F-104 Starfighter

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  • Lockheed Ethical Decision Making

    aircraft. Lockheed identified a need for a lighter, faster, more maneuverable aircraft. The company immediately started designing the F-104 Starfighter. There is a major flaw in this line of thinking. The F-104 “responded to a set of circumstances— those of the Korean War— that were already fading into the mists of time”(Terris, 2013). By the time the F-104 was serviceable, the need for the aircraft had passed. The Starfighter simply did not meet the needs of the Air Force after the Korean War. For this reason, the Air Force only ordered 170 aircraft. Lockheed expected to sell around 2,500 Starfighters, so there was work to be done to prevent catastrophic losses. Lockheed turned their attention to overseas markets. “Since they had difficulty persuading governments to place orders for the F-104 strictly on its merits, Lockheed’s overseas executives turned to “unorthodox” sales methods”(Terris, 2013). Lockheed sought people with influences in government that would help sway negotiations in Lockheed’s favor. Middlemen would deliver payments to people of influence in order to secure orders for the F-104. This approach worked successfully in the Netherlands, Japan, Italy, Saudi Arabia, and Indonesia. Lockheed was able to prevent massive losses with overseas sales of the F-104 Starfighter. “In the end, Lockheed sold more than 2,000 Starfighters overseas; it managed to sell fewer than 300 to the U.S. Air Force”(Terris, 2013). At the time, overseas bribery was not…

    Words: 1705 - Pages: 7
  • Northern Lights Research Paper

    for capturing the sweeping arc of a bright display or large pillars and curtains over a wide landscape. A fast lens refers to the maximum aperture of the lens or the amount of light that your lens will let in. This is usually designated by an “f-number” – for example f/2.8. The smaller the f-number, the bigger the maximum aperture is for your lens and the more light that will be collected in the image. A lens set at f/2.8 will allow your more light into the camera than will a lens set at f/4.…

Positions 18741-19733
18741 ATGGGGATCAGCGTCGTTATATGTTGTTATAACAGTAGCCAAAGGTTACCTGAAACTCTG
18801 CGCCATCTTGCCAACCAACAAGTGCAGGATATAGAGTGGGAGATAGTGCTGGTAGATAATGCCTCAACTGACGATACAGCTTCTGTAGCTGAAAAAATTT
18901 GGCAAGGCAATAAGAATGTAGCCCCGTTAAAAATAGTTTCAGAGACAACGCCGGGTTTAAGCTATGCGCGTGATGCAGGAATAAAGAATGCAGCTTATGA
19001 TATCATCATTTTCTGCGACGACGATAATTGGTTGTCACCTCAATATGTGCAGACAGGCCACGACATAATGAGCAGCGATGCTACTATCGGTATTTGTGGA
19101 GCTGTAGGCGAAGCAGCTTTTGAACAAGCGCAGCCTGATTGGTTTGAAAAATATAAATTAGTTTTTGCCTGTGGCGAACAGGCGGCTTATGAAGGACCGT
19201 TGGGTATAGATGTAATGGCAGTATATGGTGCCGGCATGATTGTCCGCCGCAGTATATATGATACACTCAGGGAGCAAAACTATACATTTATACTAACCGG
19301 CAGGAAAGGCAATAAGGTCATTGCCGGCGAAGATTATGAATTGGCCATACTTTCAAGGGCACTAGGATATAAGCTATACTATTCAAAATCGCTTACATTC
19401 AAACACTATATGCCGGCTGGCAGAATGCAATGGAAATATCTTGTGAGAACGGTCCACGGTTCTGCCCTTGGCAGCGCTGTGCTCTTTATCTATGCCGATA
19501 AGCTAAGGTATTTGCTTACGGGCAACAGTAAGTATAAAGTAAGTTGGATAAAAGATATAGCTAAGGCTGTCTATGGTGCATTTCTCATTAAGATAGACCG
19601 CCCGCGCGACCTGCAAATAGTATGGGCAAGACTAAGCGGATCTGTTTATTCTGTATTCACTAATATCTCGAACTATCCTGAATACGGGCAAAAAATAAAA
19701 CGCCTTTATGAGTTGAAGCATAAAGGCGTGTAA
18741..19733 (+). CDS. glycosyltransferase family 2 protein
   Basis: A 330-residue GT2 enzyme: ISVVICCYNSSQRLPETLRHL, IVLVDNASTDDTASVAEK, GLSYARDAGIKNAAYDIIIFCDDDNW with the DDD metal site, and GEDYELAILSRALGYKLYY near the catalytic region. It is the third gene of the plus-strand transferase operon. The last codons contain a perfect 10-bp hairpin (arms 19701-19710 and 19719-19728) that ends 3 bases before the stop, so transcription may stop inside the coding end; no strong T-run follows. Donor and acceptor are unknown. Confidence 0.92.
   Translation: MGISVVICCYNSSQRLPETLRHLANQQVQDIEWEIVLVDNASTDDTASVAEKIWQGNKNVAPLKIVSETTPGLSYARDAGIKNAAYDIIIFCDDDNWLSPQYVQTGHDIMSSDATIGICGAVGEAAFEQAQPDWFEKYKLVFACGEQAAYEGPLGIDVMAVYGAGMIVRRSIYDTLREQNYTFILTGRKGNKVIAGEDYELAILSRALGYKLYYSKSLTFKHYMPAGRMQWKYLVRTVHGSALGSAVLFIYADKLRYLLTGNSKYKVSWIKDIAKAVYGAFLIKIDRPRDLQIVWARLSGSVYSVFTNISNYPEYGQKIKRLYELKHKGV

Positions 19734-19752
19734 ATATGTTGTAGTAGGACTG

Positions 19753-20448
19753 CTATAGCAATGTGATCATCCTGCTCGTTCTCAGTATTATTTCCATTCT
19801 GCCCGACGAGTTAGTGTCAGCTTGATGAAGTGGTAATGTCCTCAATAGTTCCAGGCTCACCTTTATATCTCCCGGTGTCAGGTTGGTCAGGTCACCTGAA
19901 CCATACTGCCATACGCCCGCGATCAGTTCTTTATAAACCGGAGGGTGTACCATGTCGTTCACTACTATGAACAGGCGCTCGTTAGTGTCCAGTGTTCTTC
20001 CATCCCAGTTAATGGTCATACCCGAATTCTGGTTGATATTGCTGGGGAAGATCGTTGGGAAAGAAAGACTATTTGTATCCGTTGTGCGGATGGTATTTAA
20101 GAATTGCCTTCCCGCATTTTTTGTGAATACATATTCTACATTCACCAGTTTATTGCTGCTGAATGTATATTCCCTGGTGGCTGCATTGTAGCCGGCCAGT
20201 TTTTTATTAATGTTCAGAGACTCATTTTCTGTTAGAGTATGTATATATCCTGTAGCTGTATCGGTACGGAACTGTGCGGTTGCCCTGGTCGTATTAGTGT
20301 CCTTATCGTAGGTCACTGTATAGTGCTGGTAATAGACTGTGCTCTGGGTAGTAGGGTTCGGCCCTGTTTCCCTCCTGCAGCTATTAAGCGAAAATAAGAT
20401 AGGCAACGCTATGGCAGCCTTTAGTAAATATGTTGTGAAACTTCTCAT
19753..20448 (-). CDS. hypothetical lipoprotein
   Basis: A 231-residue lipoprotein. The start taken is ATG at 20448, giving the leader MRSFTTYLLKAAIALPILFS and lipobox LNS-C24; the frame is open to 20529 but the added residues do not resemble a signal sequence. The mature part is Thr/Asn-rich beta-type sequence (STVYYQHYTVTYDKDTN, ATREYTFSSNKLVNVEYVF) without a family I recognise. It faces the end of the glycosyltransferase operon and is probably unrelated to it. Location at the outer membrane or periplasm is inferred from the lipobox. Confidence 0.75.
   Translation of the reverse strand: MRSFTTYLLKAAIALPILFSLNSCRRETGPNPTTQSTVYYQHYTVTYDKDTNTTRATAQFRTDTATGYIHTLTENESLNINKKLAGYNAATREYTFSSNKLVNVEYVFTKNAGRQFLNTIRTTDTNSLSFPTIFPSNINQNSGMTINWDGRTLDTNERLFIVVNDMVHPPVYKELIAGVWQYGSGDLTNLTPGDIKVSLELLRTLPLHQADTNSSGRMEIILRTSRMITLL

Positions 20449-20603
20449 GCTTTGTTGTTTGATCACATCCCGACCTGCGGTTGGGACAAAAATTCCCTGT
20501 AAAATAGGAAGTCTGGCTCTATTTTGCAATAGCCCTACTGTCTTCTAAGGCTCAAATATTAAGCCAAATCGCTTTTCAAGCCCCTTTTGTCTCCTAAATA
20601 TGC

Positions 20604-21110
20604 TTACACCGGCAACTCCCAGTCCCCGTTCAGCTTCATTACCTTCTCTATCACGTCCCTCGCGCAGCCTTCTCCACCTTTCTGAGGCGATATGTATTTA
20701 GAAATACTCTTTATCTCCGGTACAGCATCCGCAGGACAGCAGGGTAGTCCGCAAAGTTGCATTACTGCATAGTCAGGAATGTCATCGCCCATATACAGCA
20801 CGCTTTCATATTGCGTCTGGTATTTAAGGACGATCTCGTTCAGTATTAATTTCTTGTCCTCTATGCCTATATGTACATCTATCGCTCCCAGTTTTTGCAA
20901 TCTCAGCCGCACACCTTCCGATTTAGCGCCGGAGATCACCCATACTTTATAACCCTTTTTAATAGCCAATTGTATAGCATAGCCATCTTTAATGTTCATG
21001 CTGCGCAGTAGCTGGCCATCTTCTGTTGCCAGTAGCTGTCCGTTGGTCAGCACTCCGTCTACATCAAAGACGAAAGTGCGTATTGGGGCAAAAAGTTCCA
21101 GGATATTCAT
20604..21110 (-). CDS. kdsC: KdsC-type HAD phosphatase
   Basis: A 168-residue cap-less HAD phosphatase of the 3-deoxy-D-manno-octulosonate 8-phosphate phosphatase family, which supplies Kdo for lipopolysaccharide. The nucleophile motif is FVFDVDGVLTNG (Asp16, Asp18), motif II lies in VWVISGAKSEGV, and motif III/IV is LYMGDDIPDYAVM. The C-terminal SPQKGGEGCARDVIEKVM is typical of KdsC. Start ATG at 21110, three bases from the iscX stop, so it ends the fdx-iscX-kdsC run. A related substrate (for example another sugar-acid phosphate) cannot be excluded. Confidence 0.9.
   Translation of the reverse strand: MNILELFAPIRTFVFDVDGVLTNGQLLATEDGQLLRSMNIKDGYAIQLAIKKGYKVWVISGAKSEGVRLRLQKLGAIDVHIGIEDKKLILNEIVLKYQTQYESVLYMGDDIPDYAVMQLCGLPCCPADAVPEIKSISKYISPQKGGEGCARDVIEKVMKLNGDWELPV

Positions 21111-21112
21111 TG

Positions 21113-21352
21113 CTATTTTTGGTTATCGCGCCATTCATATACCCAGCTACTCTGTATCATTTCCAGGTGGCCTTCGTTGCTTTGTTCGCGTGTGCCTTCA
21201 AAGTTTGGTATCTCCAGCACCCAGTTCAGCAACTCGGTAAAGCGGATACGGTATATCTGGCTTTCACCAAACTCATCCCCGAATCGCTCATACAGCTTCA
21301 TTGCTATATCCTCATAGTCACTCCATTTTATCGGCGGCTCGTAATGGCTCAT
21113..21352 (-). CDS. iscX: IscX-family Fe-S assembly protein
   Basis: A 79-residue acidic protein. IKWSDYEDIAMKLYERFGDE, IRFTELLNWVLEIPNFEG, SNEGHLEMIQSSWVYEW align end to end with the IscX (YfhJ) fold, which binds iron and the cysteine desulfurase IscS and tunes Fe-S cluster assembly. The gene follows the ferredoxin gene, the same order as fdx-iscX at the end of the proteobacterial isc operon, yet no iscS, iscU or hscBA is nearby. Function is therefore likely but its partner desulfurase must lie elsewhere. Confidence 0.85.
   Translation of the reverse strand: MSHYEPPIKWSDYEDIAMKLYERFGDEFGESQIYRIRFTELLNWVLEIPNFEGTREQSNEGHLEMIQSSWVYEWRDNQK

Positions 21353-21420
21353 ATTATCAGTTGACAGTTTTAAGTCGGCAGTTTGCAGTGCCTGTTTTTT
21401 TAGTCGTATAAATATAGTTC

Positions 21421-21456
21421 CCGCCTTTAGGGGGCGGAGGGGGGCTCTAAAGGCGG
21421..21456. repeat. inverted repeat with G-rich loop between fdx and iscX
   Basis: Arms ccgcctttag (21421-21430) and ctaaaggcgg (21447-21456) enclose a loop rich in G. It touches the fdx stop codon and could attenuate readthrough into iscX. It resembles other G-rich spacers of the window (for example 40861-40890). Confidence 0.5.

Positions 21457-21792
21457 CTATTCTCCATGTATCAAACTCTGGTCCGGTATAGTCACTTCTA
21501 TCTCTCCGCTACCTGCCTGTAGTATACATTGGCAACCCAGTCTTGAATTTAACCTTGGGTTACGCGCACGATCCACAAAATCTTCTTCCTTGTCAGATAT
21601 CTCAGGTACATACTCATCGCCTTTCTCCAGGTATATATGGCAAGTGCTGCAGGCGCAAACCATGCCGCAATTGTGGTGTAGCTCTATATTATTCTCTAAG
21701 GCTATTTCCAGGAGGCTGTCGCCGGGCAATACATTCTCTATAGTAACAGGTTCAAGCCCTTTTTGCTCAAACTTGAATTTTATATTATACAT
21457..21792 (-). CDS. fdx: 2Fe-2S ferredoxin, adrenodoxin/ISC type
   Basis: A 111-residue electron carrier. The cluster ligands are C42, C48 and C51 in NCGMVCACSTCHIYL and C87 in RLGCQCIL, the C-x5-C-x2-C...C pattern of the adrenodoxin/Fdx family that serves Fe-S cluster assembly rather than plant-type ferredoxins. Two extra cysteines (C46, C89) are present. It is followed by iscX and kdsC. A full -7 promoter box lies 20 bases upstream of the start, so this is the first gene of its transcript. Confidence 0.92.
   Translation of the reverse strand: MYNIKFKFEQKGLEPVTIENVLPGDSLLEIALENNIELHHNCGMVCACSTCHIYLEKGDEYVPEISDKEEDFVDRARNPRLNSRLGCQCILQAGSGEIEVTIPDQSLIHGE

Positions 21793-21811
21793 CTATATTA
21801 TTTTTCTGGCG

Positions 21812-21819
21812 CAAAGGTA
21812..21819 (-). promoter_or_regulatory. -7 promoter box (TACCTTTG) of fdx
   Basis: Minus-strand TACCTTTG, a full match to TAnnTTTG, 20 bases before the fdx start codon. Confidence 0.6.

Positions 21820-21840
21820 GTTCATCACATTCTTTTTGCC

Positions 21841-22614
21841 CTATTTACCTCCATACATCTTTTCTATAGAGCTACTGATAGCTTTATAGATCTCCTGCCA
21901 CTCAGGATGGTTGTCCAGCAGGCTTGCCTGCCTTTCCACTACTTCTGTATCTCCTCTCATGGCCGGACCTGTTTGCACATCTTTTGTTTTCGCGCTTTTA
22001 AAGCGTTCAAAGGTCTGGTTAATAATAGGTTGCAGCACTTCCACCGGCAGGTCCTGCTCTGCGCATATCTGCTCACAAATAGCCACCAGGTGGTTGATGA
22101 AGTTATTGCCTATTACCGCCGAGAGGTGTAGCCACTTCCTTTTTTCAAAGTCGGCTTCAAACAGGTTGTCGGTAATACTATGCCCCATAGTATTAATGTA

Words: 1044 - Pages: 5
  • My Experience To Playing With The Camera Of The Canon

    Today, I decided to play with my own camera of the ESO Canon. I thought that I have learned manual setting on my mentor’s Leica camera. So I wanted to try with my own camera, since it came with manual settings. First, I tried set different ISO, aperture, and shutter-speed numbers. I have to be honest that it wasn’t easy, because I couldn’t tell if is too dark or too bright. I just had to do my best to guess the ISO and shutter speed. With my first try, the first picture was too dark, so I turn…

    Words: 821 - Pages: 4
  • Super Hornet Summary

    The running joke about the Super Hornet is that it is a “jack of all trades, and master of none”. The truth is that the Hornet and specifically the Super Hornet has been required to replace the F-14 Tomcat, the S-3 Viking and the A-6 Intruder. That required the Super Hornet to effectively satisfy the mission sets of three aircraft. Boeing was responsible for ensuring that the airframe could handle that challenge, and succeeded in most cases. What Boeing was not contracted to solve, however, was…

    Words: 1332 - Pages: 6
  • Materialism In The Great Gatsby By F. Scott Fitzgerald